“A Sad Child” taps on the themes of sadness, depression, childhood, and indignation. Atwood talks about the nature of sadness and provides some solutions to get rid of it. According to her, some children can get over it easily while others cannot. Those who cannot opt for some refreshments in order to unburden their minds. Apart from that, the poet also describes how it feels to be depressed. She vividly portrays it by using imagery and metaphors. The theme of indignation and shame is utilized in the third stanza. Summing up the overall subject matter, this piece evokes the universal nature of this bleak emotion that is not limited to only children.
Line-by-Line Analysis & Explanation
You’re sad because you’re sad.
It’s psychic. It’s the age. It’s chemical.
Go see a shrink or take a pill,
or hug your sadness like an eyeless doll
you need to sleep.
The first stanza of “A Sad Child” begins with an ironic remark. According to Atwood, one is sad because one is sad. This roundabout reference points out the straightforward nature of one’s sadness. If there is no happiness, one becomes sad. There are some other reasons to be unhappy as well.
This piece is not about the sadness of adults. So, Atwood’s speaker directly addresses children who are feeling low. She advises them to be aware of this emotional turmoil as it is psychic, related to one’s psyche. Sometimes, it originates during the transition of infancy to puberty. Grief is a chemical reaction constantly happening in one’s mind.
By providing the clinical definition of monotony, Atwood gives parental advice to the readers by telling them to see a psychiatrist or take anti-depressant pills. If her target audience is children, the advice seems to be a bit rash. However, in the modern age, these solutions are handy to pick up.
In the last two lines, she uses a smile in order to describe the nature of sadness. It is like an eyeless doll, unable to close its eyes while laying down. When a child is sad, she feels the same as the lidless doll.
Well, all children are sad
but some get over it.
Count your blessings. Better than that,
buy a hat. Buy a coat or pet.
Take up dancing to forget.
The second stanza begins with an epigraph. Atwood’s speaker tells readers that some of them can get over their sadness easily. While others cannot. It depends on their mental strength or ability to cope up with challenges. In general, children are not born with this ability. They acquire it through time. Those who are weak can count on the blessings.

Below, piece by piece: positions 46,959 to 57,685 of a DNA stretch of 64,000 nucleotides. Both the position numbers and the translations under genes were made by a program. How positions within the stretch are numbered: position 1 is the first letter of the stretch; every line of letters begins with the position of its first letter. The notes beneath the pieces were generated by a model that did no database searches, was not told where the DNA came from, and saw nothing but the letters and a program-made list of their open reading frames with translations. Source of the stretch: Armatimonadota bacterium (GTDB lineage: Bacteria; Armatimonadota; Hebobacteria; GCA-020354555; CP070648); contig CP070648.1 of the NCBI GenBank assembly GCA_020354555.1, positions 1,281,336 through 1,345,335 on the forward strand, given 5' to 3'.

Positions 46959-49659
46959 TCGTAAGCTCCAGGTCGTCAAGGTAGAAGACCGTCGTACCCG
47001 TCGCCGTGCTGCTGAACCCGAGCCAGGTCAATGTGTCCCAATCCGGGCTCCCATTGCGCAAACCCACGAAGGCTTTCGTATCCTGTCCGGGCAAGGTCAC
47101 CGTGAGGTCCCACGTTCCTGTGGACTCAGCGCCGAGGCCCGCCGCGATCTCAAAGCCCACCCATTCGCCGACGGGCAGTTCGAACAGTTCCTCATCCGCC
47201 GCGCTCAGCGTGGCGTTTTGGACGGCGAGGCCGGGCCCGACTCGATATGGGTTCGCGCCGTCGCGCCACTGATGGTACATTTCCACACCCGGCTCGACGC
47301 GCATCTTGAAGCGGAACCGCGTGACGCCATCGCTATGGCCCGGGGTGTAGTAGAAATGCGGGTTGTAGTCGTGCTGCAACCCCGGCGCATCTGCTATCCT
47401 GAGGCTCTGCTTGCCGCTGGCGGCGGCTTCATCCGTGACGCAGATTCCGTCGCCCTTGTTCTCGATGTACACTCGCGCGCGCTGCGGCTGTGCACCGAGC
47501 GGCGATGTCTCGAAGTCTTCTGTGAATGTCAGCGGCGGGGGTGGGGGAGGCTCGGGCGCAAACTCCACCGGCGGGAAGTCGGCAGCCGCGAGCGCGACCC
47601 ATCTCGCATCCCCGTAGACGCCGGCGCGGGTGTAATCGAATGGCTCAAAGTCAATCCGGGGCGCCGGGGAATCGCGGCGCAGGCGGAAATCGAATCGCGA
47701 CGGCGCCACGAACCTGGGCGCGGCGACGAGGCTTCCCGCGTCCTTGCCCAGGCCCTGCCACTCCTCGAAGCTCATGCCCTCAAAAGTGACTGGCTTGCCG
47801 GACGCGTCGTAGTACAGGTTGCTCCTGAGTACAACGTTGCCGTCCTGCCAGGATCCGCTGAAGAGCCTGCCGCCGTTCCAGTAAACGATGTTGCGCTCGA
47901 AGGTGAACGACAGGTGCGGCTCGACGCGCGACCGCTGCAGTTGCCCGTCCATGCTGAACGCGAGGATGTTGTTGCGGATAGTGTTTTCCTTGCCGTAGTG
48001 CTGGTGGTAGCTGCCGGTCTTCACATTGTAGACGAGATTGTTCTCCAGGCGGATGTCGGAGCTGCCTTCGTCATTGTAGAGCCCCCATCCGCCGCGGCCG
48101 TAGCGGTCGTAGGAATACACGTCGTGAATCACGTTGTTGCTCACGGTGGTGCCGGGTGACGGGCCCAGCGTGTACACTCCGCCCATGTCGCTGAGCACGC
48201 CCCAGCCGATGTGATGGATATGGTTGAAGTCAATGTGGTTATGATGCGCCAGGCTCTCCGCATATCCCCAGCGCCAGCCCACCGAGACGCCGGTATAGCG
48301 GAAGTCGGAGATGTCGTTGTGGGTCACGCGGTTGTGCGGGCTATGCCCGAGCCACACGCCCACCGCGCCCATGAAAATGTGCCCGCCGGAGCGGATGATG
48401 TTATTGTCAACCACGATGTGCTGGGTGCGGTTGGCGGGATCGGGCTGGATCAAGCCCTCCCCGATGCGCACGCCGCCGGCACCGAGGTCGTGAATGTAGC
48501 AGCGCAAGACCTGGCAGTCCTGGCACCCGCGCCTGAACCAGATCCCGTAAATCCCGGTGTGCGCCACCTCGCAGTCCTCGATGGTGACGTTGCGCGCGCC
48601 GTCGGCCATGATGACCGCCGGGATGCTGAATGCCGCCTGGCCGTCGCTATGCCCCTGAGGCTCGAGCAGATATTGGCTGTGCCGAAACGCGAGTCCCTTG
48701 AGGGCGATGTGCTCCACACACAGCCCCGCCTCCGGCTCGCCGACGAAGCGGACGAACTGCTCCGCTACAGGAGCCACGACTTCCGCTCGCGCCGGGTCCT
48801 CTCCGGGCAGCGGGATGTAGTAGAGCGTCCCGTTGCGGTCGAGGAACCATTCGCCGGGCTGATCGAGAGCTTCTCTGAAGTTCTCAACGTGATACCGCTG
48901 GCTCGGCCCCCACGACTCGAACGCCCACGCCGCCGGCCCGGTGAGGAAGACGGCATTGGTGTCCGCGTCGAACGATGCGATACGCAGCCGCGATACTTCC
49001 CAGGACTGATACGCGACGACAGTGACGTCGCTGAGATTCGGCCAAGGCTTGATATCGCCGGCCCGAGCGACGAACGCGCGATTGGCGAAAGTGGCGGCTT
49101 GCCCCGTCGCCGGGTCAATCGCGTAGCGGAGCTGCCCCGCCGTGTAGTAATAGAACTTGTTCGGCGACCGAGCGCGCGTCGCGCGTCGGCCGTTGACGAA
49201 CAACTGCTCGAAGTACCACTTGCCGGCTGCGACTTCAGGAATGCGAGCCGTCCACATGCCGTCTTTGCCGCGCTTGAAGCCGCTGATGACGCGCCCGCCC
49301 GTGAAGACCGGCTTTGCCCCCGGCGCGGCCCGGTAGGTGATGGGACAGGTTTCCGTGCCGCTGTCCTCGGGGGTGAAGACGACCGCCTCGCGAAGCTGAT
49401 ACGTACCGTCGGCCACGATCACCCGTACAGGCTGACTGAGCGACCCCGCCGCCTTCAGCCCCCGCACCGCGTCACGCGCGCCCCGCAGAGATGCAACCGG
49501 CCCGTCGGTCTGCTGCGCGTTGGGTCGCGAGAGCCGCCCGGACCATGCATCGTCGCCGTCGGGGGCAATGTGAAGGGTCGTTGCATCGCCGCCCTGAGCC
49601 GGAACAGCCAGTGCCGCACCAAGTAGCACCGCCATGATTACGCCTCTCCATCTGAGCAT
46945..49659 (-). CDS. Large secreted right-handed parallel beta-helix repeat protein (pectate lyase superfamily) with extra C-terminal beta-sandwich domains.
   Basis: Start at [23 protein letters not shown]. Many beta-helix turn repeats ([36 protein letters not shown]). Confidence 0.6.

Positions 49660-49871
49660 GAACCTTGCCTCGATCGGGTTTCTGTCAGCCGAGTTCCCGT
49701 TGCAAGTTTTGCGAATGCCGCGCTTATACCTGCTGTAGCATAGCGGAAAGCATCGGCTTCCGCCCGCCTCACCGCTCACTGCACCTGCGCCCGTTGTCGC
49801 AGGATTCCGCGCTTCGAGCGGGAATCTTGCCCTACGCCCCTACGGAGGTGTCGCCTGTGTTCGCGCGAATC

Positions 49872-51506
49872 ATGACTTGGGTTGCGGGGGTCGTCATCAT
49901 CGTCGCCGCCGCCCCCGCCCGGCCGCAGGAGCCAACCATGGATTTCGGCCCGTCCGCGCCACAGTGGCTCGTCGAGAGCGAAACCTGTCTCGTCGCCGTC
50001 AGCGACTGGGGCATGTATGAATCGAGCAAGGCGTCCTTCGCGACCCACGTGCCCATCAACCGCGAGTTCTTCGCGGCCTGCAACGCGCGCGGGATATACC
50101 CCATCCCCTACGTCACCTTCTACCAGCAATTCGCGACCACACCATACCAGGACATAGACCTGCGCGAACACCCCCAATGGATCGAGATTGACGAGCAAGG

This solution does not seem workable. Hence, the speaker says that it is better to divert their attention to something else, rather than sitting alone, covered with the gloom of sadness. They can buy things such as a hat, coat, or a pet that can cheer them up. The term “pet” used beside the inanimate objects creates an anticlimax. It is used for the ironic effect.
The last solution is to take up dancing. Like any other art, it can help them to come out of depressing thoughts.
Your sadness, your shadow,
whatever it was that was done to you
the day of the lawn party
when you came inside flushed with the sun,
your mouth sulky with sugar,
in your new dress with the ribbon
and the ice-cream smear,
and said to yourself in the bathroom,
I am not the favorite child.
The third stanza is the longest one among the other stanzas. It consists of ten lines that are not separated into two five-line stanzas. This section opens with a rhetorical question. Here, the speaker asks about what to forget. Is it the discouraging thoughts or the memories fuelling their agony and anger?
The poet provides the answer herself. It can be their sadness or the “shadow” of the past. Besides, it can be the harsh incidents that occurred in their lives. The wrongs they have endured and the taunts they digested, cannot be forgotten.
In the following lines, she talks about a probable scenario where a child feels ashamed. She assumes a lawn party where a child came after getting flushed with the sun. Her mouth is sulking with the taste of sugar and her new dress is smeared with ice cream.
After returning from the party, she might have locked herself into the bathroom and repeatedly told herself that she might not be the favorite child. This feeling of being alienated or castigated from the mainstream is always there in a child’s mind. It contributes to their sadness as well.
My darling, when it comes
right down to it